Founded in either 1798 or 1826, depending on which story you go by, Highland Park’s location on windswept Orkney makes it the northernmost distillery in Scotland. Distilling at the site began back in the late 18th century, but it wasn’t until 1826 that a license was granted for lawful operations. Even today, this Island distillery underscores its north-of-the-law heritage with vaguely Nordic branding and continuing reminders of its illicit past.
Highland Park is one of the few distilleries to carry on the tradition of floor malting, a labor-intensive process where barley is spread across a floor and regularly hand-turned for even germination before being kilned with Orkney peat, a famously heathery peat saturated by eons of salt spray. Only about 20% of the malt used to make Highland Park’s whisky is floor malted; the remainder is unpeated and sourced from other suppliers. Most expressions (including Highland Park 12, the focus of this review) are aged primarily in sherry casks.
Highland Park’s older expressions regularly win hyperbolic awards like “Best Spirit in the World” and “World’s Best Single Malt,” with the 25 years old recently being recognized with the first 100 point score at the Ultimate Spirits Challenge. So how does the Highland Park 12– the distillery’s flagship single malt – stack up against its illustrious siblings?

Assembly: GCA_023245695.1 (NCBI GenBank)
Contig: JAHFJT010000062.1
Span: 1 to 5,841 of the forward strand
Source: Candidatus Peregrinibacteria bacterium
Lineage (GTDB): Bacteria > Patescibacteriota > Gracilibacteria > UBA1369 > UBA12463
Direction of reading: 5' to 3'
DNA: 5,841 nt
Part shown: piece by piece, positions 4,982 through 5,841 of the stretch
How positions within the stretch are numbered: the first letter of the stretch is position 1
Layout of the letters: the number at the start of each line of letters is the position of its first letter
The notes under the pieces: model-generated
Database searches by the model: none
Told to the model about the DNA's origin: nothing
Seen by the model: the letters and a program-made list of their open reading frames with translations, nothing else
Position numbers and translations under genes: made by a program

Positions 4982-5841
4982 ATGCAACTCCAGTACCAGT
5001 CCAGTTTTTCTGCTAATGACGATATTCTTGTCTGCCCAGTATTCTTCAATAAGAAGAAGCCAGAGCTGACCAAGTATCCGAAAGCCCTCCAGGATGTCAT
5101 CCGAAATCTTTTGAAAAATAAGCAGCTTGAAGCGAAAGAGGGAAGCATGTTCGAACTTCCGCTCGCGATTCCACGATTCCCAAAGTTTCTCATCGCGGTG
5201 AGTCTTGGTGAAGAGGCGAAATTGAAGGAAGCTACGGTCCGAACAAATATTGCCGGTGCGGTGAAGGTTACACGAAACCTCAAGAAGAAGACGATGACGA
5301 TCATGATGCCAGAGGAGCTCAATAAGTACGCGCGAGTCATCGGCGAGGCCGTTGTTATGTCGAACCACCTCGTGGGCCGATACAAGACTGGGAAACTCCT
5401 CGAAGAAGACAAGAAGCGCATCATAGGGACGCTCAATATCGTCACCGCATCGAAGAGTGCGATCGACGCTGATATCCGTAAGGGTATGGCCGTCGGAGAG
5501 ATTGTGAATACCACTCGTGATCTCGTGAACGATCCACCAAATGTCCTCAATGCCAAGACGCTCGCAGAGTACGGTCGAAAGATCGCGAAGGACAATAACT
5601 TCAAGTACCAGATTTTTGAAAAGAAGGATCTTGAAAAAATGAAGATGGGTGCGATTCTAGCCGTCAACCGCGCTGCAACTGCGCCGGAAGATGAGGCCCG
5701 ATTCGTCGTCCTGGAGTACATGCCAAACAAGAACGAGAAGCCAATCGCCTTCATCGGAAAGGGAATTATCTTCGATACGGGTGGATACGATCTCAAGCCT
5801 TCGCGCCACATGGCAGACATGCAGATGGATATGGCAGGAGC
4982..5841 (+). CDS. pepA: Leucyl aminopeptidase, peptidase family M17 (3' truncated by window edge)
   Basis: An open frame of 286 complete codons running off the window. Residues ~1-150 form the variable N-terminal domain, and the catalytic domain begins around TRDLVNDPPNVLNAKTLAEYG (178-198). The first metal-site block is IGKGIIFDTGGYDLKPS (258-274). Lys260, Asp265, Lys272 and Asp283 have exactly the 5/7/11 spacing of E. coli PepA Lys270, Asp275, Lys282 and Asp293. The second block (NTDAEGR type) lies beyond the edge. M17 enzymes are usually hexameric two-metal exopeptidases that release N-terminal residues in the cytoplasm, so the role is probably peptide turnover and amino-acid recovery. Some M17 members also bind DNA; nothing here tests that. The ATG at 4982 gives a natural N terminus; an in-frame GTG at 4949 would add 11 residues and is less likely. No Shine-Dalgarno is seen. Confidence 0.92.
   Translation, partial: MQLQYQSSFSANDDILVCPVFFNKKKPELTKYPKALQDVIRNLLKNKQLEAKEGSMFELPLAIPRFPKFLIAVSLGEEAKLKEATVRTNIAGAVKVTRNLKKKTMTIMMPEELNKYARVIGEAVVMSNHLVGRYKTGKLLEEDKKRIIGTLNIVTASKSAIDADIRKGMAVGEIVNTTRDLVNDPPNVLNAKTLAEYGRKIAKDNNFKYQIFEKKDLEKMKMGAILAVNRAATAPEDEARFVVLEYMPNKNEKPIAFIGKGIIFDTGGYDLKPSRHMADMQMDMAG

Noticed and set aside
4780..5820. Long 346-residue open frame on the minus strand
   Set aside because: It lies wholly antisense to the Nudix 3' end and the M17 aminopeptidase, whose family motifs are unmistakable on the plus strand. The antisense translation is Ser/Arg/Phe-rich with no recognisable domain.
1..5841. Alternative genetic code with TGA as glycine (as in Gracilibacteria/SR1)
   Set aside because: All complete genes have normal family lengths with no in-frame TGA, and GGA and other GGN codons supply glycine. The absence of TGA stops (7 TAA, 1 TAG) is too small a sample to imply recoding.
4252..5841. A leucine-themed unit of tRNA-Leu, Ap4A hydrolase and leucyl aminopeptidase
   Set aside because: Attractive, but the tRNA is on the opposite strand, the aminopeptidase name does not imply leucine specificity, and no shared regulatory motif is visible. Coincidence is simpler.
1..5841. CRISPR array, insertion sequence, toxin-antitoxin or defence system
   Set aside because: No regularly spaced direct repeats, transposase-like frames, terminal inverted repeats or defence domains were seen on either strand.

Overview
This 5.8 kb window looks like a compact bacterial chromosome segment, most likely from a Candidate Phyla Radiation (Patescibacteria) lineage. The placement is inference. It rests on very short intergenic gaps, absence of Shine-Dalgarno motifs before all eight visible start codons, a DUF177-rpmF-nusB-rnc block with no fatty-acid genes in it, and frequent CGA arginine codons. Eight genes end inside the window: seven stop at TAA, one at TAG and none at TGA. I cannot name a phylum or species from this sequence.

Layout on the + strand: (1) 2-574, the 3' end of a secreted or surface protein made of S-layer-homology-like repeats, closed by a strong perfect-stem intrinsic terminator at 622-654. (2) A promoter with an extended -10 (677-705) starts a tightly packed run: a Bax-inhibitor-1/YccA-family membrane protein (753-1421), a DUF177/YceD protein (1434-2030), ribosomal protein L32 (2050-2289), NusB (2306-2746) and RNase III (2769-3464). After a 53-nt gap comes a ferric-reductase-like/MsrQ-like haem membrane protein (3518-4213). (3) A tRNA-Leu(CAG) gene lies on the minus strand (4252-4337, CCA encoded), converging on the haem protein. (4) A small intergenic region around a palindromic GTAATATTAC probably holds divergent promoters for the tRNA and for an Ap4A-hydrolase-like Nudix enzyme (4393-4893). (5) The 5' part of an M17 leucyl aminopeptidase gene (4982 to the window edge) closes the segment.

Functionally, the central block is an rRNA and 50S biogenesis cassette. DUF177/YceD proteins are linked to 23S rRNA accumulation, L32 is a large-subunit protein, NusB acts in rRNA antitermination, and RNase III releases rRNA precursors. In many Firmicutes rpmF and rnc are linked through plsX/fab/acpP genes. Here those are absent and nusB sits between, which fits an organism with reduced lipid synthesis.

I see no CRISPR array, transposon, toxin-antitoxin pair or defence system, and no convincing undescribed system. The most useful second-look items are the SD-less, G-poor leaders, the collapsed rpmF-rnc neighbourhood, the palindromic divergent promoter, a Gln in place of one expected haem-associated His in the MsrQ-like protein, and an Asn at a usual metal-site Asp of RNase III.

Appearance: Ripe, rosy apricot in color with medium viscosity.
Nose: Notes of warm hay, citrus zest, white grape, orange blossom, and rose give an immediate impression of a late-summer garden. Peat aroma is very mild, expressing itself primarily as a kind of salty earthiness, like a flowerbed in full bloom after being fertilized with seaweed.
Palate: Initially dominated by very fresh, crisp notes of grain, with a continuation of orange zest and hay from the nose. Sweet marzipan and something sort of like…celery? in the midpalate, accompanied by a subtle, mouthwatering salinity. The finish is long without being overpowering, and delivers a welcome bitterness to anchor that sherry sweetness. The peat is subtle here, too, expressing itself as a recently extinguished campfire rather than a blazing pyre and lacking many of those bandaid/iodine notes that some find challenging
Highland Park 12 year old delivers complexity and substance at a price point most Scotches – even baseline bottlings like this one – are quickly eclipsing. At $50 a bottle, this delightful whisky is a bargain I’d be equally happy to enjoy (and proud to serve) on a Tuesday evening as after Christmas dinner.
Score: 90/100 [SHOP FOR A BOTTLE OF HIGHLAND PARK 12]
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Margarett Waterbury is the author of Scotch: A Complete Introduction to Scotland's Whiskies and a full-time freelance writer and editor. Her work has appeared in Whisky Advocate, Food and Wine, Spirited Magazine, Artisan Spirit, Edible Seattle, Sip Northwest, Civil Eats, Travel Oregon, Artisan Spirit, and many other publications. She is...